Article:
Preventing Internal Cyberattacks Could Save Companies Millions

Cyberattacks in the U.S. have the highest cost of any global nation, with an average cost of $8.64 million per occurrence for companies suffering an attack.

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According to a new report from PMMI Business Intelligence, internal actions by a company’s own employees – whether intentional or accidental – are often either the direct cause, or play a large role in determining the success, of an attempted attack.

Careless and/or uninformed staff played a role in 46% of all cyberattacks that occurred in 2019, according to a study conducted by Kaspersky, and 11% of the most serious and damaging of all cyberattacks involved some kind of employee carelessness.

Connected devices have become invaluable tools for manufacturers, but they also represent potential cybersecurity vulnerabilities that can be exploited by cybercriminals. One of the largest internal threats to manufacturers’ cybersecurity are mobile devices among employees and contractors that can connect to a network - from tablets and smart devices like augmented reality glasses, to wi-fi enabled diagnostic tools and even cellphones.


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As remote working has become more commonplace due to the pandemic, manufacturers have had to set up remote working options for a larger number of employees, creating a challenge for manufacturers trying to improve their cybersecurity defenses. Some smaller businesses do not have the resources to provide work devices to every remote employee, resulting in the use of personal devices to access company networks. Many of these devices are much less secure than company-provided devices, and the more employees signing in remotely to secure servers, the harder it is to limit access, monitor activity, and keep networks secure, from outside intrusion. An analysis by IBM found that the expansion of remote working in response to COVID-19 has increased the cost of a cyberbreach by an average of $137,000.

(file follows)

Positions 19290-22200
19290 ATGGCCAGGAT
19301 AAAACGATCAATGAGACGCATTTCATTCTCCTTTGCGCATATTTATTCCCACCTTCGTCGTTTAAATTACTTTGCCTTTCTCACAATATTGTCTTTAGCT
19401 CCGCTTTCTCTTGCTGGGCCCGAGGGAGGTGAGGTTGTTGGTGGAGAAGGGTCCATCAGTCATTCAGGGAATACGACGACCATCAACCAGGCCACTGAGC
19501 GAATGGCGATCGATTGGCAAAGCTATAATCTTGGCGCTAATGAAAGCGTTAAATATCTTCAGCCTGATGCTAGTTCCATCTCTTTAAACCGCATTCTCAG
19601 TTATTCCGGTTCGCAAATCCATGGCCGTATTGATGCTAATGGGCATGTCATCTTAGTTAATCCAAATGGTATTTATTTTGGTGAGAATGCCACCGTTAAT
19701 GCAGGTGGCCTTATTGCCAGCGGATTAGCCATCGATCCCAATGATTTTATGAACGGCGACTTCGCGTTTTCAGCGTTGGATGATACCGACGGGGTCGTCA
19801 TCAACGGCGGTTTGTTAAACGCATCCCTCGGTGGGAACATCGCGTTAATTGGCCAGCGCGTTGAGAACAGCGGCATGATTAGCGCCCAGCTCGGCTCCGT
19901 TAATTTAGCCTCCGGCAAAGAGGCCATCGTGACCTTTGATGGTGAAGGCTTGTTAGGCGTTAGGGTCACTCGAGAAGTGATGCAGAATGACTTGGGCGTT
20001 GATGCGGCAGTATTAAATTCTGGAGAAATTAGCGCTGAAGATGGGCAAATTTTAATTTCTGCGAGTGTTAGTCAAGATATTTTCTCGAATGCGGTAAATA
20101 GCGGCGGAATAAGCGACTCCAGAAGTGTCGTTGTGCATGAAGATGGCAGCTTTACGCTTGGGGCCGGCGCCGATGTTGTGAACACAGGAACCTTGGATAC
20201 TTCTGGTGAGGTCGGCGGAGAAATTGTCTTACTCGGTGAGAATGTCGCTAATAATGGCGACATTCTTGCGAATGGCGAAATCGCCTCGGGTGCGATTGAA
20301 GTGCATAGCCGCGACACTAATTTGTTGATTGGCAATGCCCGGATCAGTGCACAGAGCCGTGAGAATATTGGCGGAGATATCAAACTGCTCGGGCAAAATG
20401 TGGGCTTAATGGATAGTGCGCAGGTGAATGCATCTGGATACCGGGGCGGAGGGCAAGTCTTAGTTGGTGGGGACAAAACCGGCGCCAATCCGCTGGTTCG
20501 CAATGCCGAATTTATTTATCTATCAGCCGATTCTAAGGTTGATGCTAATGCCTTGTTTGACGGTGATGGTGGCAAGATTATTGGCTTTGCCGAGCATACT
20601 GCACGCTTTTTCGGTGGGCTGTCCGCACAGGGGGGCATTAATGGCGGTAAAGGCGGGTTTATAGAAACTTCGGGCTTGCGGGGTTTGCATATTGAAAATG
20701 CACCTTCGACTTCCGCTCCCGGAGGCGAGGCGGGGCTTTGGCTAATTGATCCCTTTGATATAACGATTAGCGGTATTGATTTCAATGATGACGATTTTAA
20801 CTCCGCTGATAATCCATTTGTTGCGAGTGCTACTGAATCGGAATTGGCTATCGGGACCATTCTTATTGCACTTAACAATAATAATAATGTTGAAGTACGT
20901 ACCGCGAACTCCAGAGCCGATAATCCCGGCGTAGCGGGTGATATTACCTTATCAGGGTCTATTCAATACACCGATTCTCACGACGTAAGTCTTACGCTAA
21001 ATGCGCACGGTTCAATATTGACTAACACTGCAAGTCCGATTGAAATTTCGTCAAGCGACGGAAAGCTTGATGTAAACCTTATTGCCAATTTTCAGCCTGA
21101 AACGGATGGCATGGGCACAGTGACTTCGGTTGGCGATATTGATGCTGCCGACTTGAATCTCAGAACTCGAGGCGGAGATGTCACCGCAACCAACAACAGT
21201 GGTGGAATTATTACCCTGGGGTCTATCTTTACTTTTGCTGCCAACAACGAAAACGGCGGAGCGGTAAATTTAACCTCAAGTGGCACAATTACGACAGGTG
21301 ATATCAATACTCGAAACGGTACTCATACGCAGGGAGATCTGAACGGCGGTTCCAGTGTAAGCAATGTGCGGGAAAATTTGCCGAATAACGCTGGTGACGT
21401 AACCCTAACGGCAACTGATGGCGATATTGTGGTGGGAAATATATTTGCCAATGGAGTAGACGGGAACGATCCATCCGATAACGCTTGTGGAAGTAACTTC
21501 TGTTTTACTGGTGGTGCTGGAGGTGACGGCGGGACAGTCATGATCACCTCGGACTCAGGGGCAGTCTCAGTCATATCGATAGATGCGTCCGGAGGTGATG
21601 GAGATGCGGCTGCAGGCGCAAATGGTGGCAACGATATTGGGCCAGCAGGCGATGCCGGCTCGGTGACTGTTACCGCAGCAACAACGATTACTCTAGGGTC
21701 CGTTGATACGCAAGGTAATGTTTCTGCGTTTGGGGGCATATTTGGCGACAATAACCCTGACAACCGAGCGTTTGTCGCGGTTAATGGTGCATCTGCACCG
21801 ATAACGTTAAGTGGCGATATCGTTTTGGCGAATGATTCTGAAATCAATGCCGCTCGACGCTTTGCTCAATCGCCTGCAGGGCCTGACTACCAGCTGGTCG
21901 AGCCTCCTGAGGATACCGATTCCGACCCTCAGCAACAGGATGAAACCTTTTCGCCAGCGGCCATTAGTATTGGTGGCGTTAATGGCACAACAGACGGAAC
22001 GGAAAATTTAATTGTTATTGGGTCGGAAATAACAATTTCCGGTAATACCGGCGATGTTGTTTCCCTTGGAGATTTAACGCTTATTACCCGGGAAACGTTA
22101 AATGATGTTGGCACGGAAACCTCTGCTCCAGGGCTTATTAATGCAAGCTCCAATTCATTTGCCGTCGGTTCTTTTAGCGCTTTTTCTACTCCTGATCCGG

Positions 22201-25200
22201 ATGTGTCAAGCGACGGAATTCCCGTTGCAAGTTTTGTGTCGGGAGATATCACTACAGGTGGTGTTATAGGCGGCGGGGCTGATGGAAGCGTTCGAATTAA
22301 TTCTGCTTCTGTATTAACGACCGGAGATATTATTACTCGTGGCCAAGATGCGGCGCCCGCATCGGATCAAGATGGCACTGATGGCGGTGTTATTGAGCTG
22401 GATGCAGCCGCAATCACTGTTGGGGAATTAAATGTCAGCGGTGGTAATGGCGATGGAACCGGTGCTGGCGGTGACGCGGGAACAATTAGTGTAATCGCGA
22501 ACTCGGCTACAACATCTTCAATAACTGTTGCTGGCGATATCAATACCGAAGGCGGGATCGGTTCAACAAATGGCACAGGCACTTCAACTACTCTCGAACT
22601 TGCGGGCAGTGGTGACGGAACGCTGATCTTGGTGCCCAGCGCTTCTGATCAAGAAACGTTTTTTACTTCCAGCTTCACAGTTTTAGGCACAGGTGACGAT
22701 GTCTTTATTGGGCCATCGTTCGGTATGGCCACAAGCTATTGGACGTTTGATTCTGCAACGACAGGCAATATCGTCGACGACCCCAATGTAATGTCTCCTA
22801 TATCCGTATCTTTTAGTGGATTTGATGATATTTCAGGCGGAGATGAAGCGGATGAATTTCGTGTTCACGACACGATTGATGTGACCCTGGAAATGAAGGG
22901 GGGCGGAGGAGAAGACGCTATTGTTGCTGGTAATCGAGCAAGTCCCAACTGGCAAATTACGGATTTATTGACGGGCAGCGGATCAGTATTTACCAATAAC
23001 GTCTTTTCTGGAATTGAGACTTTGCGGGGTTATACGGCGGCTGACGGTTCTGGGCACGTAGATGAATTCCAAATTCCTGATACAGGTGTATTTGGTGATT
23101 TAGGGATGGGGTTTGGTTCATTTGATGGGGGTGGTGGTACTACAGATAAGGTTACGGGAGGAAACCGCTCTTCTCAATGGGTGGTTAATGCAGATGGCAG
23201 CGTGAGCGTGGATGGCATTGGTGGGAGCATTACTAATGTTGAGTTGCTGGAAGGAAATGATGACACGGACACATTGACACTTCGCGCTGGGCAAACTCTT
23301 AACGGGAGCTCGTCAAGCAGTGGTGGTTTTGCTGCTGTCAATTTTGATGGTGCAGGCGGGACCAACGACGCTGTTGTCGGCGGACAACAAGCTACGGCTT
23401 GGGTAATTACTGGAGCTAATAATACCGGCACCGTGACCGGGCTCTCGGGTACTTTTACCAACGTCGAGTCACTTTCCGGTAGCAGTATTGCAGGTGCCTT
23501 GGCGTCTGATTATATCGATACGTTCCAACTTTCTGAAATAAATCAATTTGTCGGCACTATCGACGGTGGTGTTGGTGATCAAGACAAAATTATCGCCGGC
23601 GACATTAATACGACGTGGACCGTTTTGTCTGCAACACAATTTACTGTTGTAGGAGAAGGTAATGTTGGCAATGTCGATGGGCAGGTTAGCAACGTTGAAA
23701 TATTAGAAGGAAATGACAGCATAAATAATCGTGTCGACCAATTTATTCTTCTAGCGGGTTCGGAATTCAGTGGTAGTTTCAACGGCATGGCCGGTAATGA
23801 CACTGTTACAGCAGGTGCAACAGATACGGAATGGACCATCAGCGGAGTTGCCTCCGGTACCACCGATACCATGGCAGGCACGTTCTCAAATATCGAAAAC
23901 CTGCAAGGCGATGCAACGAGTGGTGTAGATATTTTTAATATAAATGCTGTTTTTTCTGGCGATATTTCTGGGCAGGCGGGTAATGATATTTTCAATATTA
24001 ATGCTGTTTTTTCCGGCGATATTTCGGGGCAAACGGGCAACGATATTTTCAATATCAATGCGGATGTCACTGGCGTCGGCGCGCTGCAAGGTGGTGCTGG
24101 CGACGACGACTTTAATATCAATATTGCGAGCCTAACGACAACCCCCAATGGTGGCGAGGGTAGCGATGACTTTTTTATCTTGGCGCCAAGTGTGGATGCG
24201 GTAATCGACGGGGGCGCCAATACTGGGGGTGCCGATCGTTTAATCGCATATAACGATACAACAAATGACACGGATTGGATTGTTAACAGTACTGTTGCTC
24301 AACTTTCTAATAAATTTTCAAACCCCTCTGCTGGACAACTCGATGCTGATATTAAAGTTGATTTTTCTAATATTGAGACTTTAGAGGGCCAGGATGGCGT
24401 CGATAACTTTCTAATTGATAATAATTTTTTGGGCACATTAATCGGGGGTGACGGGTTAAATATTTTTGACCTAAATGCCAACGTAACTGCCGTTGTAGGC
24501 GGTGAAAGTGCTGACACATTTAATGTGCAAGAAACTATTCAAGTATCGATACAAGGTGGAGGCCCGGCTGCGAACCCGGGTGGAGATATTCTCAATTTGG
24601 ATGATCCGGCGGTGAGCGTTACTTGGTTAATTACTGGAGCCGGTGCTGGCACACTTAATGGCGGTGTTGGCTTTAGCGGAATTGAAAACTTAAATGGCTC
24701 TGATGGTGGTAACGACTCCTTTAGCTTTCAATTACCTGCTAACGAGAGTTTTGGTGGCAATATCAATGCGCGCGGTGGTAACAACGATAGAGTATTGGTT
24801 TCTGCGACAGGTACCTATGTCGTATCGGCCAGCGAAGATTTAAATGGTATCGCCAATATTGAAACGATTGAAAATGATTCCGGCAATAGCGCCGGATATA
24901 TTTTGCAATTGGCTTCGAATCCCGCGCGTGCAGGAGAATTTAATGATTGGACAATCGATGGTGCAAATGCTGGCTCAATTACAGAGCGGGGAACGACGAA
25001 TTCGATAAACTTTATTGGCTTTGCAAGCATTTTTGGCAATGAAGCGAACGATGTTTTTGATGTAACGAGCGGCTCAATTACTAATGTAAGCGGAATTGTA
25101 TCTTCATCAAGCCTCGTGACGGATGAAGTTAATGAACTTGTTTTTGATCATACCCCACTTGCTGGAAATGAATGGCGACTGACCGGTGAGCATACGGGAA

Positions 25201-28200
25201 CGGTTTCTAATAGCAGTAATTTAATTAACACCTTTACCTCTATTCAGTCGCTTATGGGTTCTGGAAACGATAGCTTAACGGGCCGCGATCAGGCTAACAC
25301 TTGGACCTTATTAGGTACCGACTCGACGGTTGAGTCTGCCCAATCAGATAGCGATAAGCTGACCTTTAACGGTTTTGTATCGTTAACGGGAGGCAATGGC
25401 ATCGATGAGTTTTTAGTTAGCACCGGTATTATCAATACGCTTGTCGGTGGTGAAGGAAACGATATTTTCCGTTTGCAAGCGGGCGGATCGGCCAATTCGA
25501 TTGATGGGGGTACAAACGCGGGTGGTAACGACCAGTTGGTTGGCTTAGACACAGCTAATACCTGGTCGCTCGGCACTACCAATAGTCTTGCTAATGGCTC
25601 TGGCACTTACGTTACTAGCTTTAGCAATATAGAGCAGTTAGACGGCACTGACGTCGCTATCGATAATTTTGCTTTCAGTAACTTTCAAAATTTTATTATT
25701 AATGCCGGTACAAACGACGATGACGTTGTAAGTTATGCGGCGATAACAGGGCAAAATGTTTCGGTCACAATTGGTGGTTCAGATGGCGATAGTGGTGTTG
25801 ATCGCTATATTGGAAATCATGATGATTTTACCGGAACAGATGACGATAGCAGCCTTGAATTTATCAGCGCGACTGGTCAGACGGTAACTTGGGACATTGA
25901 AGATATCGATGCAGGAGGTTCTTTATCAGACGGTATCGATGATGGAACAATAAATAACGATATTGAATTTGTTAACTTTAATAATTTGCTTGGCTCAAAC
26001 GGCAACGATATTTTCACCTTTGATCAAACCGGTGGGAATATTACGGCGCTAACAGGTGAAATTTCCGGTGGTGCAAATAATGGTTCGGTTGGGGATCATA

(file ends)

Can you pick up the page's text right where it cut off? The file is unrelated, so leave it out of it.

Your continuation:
“Our greatest security concern is the lack of awareness by our employees, and the risk is higher with remote workers; training hasn’t seemed to work,” said an Automation Engineer of Household Products.

What can be done to prevent cyberattacks, or data breaches? Here are steps companies can implement immediately with employees:

  • Regularly train employees on identifying phishing emails
  • Connect remote workers with a secure VPN
  • Implement multi-level password authentication
  • Document “what to watch for” for employees
  • Establish clear reporting guidelines for suspicious activity

Carrying insurance in the event of a cyberattack has also become a common practice for manufacturers. A good insurance plan should include:

  • Data breach coverage: legal/ forensic consulting costs, ransom/reward payment, public relations costs, lost income from online portals (assuming they are down).
  • Manufacturers’ errors and omissions coverage: lawsuits and consequences (fines/penalties) from lost services and/or missing/non-functional products.
  • Cloud computing service interruption coverage: costs of data repair restoration, data research, and lost business/other expenses when a cloud provider has an outage.
  • Data restoration coverage: coverage for data loss due to service disruption such as loss of electricity.
  • E-commerce coverage: cost of damage caused to hardware, software, and data.